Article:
Good luck.

Edited by ronbuell

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J, Welcome to the Blue side of the isle. I currently own 3 of these bikes, and really like how they run and ride. 02 YZ250F for my son, 03 YZ250F with mods, and 04 WR250F for winter (has lights).

I’ll answer in order:

  1. Oil in the frame. Yes, the frame is both a reservoir and a cooler. The engine circulates cooling and lubricating fluids, oil and antifreeze, thru the engine. Yamaha uses the same oil to lube the transmission as well…. Not like the Honda system which is separated.
  2. Crankcase oil. Yes/no, but see above. The sump is a dry sump design that keeps the oil away from the crankshaft while the engine is running, and this in turn reduces drag on the crankshaft which increases power.

The plug (12mm) on the front of the frame down tube from the steering stem lets the oil out of the frame only. There is another 12mm plug down by the gearshift on the left side for the sump. There is an oil filter behind a cover on the right side case held by 3 bolts, 2 8mm and one 8mm hex cap screw. There are rubber o-rings that seal the joints that transfer the oil.

The oil capacity is 1.25 qts and should be changed every 5-10 engine operating hours religiously. This is a small amount of oil and the engine is highly stressed, so the polymers in the oil get shredded quickly ( the oil breaks down) and doesn’t protect as well. So we change the oil rather than stretch out the time. Oil is cheaper than parts and labor.

It will generally take about 1.3 to 1.4 qts to bring the oil level up to the top of the stick with a filter change. When you change the oil, you run the motor for about 2-3 min to distribute the oil and pump it up into the frame oil tank. You check the tank level by the dipstick on the left side of the steering stem, you put oil in by the rubber plug on the left side case.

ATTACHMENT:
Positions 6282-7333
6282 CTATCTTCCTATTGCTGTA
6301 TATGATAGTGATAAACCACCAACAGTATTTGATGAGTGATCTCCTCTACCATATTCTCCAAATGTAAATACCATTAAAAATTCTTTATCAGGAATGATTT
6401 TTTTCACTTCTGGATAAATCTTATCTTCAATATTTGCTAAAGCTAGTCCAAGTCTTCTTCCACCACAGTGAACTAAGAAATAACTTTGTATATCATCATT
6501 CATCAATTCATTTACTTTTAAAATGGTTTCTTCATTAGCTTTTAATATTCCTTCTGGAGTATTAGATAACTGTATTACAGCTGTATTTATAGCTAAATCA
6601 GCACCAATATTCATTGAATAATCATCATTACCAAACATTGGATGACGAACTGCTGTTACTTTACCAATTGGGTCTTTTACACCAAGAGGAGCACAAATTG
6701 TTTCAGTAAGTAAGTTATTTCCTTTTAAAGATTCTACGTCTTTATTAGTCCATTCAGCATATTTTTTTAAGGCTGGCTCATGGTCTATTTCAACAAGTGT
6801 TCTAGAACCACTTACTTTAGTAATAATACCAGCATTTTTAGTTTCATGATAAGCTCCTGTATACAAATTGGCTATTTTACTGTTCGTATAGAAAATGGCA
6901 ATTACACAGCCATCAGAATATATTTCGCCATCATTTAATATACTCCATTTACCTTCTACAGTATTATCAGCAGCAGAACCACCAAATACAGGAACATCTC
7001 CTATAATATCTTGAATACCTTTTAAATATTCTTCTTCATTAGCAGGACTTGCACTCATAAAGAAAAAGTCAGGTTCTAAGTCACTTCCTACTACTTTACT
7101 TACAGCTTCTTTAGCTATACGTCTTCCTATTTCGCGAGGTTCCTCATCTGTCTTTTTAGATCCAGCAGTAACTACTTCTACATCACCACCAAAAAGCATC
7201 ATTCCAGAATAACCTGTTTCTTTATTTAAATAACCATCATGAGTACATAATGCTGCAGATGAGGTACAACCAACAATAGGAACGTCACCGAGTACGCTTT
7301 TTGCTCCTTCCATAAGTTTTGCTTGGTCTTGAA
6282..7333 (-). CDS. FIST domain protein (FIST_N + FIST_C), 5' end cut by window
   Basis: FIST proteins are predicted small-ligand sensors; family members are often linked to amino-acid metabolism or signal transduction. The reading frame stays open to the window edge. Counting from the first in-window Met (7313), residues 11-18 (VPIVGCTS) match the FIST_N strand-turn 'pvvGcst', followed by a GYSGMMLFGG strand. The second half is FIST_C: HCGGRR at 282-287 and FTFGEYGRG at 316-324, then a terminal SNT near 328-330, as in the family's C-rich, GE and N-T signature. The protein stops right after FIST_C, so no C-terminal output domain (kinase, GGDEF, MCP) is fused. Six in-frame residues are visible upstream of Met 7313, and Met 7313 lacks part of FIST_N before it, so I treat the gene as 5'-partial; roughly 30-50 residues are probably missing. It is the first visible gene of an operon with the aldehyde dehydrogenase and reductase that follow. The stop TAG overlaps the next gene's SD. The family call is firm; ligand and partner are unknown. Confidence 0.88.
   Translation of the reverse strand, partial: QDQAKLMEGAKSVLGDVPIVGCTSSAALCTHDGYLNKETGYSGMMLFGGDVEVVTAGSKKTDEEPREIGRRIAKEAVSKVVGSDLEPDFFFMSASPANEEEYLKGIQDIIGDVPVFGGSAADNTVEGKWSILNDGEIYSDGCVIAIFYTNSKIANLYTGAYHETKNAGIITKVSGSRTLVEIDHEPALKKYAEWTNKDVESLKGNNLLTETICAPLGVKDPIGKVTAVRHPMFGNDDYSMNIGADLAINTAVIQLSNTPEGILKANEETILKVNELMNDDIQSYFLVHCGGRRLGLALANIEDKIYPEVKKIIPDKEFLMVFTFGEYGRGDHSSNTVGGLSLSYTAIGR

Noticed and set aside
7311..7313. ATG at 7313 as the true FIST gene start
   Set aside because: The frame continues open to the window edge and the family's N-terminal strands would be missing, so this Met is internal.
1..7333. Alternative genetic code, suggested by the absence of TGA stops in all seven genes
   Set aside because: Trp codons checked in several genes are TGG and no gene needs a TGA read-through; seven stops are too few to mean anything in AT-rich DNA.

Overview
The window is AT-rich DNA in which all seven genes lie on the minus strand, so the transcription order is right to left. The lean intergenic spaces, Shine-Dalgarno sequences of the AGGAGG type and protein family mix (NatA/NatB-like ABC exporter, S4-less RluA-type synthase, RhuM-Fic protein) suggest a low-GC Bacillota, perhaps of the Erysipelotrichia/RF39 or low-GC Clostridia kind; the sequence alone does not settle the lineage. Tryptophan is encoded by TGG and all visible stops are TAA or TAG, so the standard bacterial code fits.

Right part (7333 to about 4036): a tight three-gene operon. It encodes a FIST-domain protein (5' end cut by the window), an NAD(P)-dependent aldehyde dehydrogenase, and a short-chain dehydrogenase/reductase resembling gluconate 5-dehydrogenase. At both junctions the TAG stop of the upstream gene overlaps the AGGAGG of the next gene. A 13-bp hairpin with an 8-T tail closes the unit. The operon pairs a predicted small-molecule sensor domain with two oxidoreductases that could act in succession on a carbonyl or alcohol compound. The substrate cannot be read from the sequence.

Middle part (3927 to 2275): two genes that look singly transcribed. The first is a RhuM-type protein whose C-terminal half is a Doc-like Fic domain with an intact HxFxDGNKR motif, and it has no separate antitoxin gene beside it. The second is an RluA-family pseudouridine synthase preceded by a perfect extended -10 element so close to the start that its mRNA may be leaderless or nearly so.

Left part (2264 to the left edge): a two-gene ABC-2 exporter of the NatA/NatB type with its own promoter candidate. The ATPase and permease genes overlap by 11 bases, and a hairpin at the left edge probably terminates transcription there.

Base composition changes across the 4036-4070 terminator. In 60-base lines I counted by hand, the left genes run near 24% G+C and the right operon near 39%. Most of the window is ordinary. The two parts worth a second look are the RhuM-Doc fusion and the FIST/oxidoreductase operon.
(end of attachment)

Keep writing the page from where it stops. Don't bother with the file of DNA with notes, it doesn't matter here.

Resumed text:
You will also need to service the air filter often, as getting dirt past the filter will ruin the valves, seats, cylinder and piston. The best protection I use is a triple protection, TwinAir filter with a single Flo filter on top of that. I’ve never has dirt get into my engines with that setup, and it didn’t affect jetting. Be sure to use a good air filter oil like Bel-Ray or other, and a filter sealing grease. I do not use single element filters because of bad luck and dust getting thru. While I’m on it, you need to check the valve clearance (or have someone else do it).

Fuel mixture can be adjusted by the fuel screw located under the carb at the front of the bowl. You can use a straight screwdriver bit to adjust it. You need to screw it all the way in lightly, counting the turns. Should be between 1.5 and 3 turns out, probably about 2 turns for you. You can go out to but not more than 3 turns out since it can vibrate out and get lost. Turn out the fuel screw will bring in more fuel and richen up a lean run or popping on deceleration symptom. William1 has the detail setup instruction so search on his ID.

Good luck.

Thank you so much! Where is the love button?!

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Do you have a manual? it will really help! I can email it to you if you don't have one, just PM me your Email. I have the same year bike.

When I change the oil, I warm up the bike to get the oil into the frame tank, and make it more runny, then I open the bolt on the front of the frame tank (down low). You'll want to have your wheel turned, and a catch pan right there because as soon as you uncork it, warm oil will come squirting out and you don't want it on your wheel. There won't be much in the engine after running it for a few minutes, but you should drain that, too. When I add oil, I usually just go by the manual and measure out the required amount it's easier for me.

I got a SS re-usable filter from Scotts Performance. It has better filtering performance, and I'll never have to buy a new one again. With how often you change the filter, it pays off rather quickly. I clean it off each time I change the oil.

Check valve clearance as described in the manual.

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Do you have a manual? it will really help! I can email it to you if you don't have one, just PM me your Email. I have the same year bike.